Several years ago, when my brother passed away, I joined a grief recovery group. One of the members was a counselor – she wasn’t there in her professional capacity – just another member of the group.
I remember very clearly her advice to me to take up journaling as a way to process my emotions. I mentioned that I am a scrapbooker, and that I might consider making a page or two about my brother. Her reaction was less than enthusiastic, and she seemed to dismiss the idea in favor of “real journaling.”
Now, she wasn’t one of those scrapbook haters you hear about. She meant well, and I respect her thoughts and opinions. She just didn’t understand the cathartic power of truly meaningful scrapbooking.
And she’s not alone in her views. I think a lot of people think of our hobby as a “cute little phase,” like grandma’s macrame plant hangers phase, or sister’s jewelry making phase. But I’ve known scrapbookers who have been going strong for decades, and they aren’t showing any signs of ending this “phase” any time soon.
Now I know scrapbooking means different things to different people. For some, it’s a way to make really pretty photo frames for their pictures. And I honor that. I love pretty photo frames!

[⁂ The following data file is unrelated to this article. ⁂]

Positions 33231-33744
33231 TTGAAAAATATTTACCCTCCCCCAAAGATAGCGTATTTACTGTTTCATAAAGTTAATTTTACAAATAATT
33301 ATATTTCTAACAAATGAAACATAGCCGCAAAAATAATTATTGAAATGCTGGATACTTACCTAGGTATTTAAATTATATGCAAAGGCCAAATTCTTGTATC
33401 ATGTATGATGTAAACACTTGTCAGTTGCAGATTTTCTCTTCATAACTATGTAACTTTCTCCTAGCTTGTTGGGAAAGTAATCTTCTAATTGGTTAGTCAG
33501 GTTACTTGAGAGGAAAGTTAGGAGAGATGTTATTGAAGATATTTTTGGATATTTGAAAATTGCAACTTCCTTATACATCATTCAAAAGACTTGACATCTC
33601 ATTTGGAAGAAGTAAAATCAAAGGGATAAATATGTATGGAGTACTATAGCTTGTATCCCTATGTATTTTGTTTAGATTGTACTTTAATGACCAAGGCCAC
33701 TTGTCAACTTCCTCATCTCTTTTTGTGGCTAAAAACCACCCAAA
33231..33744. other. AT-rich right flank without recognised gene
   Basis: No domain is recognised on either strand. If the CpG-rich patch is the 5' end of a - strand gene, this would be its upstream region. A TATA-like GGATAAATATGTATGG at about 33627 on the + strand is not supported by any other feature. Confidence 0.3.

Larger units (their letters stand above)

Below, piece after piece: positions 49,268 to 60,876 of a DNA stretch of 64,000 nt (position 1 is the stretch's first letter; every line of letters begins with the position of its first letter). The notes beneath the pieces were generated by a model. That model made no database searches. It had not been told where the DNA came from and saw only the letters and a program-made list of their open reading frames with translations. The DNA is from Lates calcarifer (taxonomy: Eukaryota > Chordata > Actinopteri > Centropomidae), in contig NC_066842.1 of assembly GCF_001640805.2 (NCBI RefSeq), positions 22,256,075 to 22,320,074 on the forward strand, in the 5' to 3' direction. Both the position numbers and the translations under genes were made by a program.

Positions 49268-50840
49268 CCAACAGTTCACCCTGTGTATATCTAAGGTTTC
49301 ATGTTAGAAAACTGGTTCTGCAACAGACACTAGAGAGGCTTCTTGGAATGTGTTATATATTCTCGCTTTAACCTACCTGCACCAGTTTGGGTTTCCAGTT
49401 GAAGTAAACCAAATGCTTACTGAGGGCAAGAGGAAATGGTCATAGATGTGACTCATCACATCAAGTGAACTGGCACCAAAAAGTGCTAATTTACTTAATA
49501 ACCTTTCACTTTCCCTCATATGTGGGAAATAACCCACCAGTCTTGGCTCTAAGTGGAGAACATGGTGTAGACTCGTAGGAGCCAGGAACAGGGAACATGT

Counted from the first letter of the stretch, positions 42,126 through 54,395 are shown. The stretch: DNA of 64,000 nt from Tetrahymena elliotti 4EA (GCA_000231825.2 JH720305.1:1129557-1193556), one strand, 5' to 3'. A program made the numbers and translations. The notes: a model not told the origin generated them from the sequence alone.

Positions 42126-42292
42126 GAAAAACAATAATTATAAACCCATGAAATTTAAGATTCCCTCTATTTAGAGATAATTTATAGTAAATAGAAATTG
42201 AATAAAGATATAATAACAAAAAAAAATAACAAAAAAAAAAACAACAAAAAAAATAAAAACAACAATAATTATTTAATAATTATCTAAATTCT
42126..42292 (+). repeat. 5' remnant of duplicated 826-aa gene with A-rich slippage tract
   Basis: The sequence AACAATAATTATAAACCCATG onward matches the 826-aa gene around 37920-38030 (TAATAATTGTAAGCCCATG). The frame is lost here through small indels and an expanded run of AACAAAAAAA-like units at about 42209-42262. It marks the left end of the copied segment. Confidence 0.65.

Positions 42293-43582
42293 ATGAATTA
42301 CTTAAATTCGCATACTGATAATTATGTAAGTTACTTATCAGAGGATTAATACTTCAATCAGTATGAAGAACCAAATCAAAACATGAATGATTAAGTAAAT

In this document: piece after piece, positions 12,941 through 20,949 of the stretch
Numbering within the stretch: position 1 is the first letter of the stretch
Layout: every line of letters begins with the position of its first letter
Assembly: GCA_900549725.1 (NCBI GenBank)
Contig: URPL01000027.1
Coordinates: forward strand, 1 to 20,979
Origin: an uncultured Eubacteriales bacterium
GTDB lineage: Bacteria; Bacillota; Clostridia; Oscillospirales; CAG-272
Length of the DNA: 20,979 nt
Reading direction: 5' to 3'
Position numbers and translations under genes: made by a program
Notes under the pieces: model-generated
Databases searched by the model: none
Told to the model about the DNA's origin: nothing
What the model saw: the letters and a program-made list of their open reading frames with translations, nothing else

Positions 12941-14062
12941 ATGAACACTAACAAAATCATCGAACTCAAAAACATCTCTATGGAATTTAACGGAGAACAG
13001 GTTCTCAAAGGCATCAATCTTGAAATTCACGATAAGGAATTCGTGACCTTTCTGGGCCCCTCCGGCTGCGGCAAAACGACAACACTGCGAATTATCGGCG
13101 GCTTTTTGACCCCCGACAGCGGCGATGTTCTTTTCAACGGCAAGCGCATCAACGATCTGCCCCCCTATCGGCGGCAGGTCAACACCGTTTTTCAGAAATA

For some, it’s a way to document the past and record family history for future generations. I honor that as well.
And for some, it’s a way to process the really tough stuff. The really hard things that you just can’t seem to fully express without photos, words, and supplies that help you piece together the fragmented parts of your heart and get them all out onto a page – or two, or ten. That is honorable as well, and can be just as healing – maybe more so – as “real journaling.”
I think, for most of us, it’s a mixture of these, and more. But I’d love to hear what you think. Has scrapbooking ever served as a healing or therapeutic tool for you? And what are your experiences dealing with those who doubt or don’t “get” this hobby? Leave a comment below, and let’s talk.
P.S. For more on scrapping the tough times, check out this episode of the Paperclipping Roundtable podcast.
P.P.S. And just so you don’t get the wrong idea, I have mad respect for people who dig “real journaling” – it’s just not my thing.